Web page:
Wednesday, June 26 | 10:05–11:20 AM
CPE Credit: 1.5
Recommended Prerequisite: None
Field of Study: Behavioral Ethics
Most organizations and governments promote a speak-up culture. “If you see something, say something,” as they say. With the large majority of fraud schemes being reported by tips, it’s imperative that both organizations and individuals are encouraged to report wrongdoing. But what are the costs of good-faith reporting? Implementing a broad compliance program that sustains a strong culture of compliance can be costly in both resources and manpower. Whistleblowers who come forward might lose a significant amount of personal and professional capital when reporting wrongdoing. Organizations that report violations might receive negative press, lower stock prices and increased regulatory exposure. Very seldom are the reporters recognized as the heroes, and therein lies the dichotomy. Doing the right thing has a cost and, unfortunately, sometimes that cost greatly exceeds the cost of doing nothing.
This session will explore the question, how do we change this? It will discuss organization expectations, barriers and challenges to reporting wrongdoing, and how you can help improve the culture of reporting.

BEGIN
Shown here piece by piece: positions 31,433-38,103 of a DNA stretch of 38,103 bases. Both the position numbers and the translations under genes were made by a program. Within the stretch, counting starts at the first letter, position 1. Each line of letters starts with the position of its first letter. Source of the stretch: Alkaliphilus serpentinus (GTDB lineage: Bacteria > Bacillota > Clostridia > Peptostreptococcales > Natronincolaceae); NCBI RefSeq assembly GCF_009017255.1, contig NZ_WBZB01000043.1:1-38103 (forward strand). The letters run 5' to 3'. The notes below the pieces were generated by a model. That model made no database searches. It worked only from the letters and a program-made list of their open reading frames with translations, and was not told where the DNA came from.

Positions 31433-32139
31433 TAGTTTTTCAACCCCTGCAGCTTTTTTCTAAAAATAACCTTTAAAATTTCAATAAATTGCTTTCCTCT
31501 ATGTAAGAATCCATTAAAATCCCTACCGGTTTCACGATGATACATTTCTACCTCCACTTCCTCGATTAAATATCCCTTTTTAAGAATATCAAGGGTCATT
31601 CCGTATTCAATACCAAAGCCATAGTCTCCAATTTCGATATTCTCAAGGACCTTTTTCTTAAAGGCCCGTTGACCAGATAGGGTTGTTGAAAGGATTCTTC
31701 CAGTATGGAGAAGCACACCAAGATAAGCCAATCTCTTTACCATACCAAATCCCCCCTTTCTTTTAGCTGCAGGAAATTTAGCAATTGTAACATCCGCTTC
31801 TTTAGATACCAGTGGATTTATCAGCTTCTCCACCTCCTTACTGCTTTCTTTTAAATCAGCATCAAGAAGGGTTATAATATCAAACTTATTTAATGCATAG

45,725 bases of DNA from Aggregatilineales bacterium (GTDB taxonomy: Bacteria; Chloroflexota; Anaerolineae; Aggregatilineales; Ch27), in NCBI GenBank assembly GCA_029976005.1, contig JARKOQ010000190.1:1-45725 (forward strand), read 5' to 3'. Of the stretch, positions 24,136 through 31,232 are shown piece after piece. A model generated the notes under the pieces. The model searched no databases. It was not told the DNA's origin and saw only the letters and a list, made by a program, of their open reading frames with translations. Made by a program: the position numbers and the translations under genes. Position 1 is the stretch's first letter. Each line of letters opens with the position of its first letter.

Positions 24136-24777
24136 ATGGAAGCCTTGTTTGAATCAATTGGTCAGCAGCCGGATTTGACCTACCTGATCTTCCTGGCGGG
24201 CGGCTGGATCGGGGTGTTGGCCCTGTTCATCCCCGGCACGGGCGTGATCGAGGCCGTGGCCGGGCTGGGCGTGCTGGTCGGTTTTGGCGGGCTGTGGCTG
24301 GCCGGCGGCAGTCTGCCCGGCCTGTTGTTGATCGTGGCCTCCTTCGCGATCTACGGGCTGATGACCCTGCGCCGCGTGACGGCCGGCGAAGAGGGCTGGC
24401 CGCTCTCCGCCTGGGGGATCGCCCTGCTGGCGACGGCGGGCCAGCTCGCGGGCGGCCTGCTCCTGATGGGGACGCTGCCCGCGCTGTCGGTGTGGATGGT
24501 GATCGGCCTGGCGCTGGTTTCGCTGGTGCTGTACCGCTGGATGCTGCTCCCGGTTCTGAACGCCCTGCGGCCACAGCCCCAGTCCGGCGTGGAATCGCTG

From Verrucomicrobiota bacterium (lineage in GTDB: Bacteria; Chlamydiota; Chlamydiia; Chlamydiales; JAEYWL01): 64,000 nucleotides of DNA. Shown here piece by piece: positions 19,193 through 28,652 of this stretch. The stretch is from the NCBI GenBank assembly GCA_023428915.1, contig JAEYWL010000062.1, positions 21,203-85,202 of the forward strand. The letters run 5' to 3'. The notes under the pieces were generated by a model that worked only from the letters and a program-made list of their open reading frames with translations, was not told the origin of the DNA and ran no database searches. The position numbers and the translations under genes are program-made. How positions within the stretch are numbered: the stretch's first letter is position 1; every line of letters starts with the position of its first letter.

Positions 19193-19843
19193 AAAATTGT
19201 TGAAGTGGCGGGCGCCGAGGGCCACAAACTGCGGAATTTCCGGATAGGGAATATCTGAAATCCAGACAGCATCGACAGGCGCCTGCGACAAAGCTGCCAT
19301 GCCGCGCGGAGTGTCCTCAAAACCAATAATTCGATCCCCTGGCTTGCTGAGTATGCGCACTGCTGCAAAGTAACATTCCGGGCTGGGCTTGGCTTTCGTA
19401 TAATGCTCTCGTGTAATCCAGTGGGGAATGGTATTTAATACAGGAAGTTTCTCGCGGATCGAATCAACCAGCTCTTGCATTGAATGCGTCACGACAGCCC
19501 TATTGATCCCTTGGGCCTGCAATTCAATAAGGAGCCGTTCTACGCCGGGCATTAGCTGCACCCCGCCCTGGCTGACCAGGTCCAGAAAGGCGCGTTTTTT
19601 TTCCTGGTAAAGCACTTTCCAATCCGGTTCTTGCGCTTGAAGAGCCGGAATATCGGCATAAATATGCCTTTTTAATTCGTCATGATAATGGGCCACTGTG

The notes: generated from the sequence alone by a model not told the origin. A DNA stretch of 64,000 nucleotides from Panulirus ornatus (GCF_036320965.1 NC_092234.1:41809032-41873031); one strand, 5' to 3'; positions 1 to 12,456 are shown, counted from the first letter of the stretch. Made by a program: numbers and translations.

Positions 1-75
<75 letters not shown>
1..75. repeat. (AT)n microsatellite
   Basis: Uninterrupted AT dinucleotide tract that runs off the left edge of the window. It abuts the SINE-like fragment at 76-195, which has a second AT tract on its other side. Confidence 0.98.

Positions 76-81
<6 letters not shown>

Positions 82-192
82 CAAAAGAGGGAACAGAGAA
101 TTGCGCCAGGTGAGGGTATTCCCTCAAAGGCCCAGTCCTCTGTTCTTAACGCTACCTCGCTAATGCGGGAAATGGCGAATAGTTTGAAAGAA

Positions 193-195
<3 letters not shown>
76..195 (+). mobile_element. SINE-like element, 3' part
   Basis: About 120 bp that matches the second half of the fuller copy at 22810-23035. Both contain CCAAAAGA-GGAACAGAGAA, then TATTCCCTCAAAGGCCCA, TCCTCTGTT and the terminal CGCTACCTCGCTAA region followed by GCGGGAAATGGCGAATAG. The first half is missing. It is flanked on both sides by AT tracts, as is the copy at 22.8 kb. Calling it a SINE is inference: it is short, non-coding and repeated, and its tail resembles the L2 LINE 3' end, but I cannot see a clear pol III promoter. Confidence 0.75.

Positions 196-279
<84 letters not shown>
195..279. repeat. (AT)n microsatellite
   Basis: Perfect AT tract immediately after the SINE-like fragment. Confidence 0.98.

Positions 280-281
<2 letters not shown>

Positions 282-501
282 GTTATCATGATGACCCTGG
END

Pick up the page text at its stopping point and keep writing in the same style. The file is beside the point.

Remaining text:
You Will Learn How To:
Global Anticorruption and Fraud Manager, Schlumberger ACFE Regent
Ryan C. Hubbs is the global anticorruption and fraud manager for Schlumberger in Houston, Texas. Hubbs has more than 18 years of experience managing corporate investigations, forensic audits and compliance initiatives. He has conducted hundreds
of sensitive internal engagements concerning fraud, corruption, contracts, vendors and suppliers, and employee-related issues. Hubbs also has extensive experience with organization-wide anti-fraud and compliance programs and measures, corporate
investigation programs and protocols, and fraud data analytics. He has extensive experience investigating and researching anonymous shell company networks as well as developing analytics and process improvements to combat this emerging fraud
risk area. Hubbs also previously served 13 years as a commissioned law enforcement officer in both Louisiana and Texas.
Hubbs currently sits on the ACFE's Board of Regents. He is also a member of the ACFE Faculty where he co-presents the CFE Exam Review Course, as well as specialized training. Hubbs co-wrote the guidance to the ACFE Standards and developed
the ACFE Chapter Leaders Resource Guide. He has served ten years as an ACFE Chapter President and officer for both the New Orleans and Houston ACFE Chapters. In his role as President of the Houston ACFE Chapter he helped guide the chapter
to be recognized as the ACFE’s 2014 Chapter of the Year and the recipient of the ACFE’s 2015 Chapter Newsletter of the Year. Hubbs’ continued involvement and contributions in the anti-fraud profession resulted in him being awarded the Greater
Houston Fraud Impact Award in 2014.
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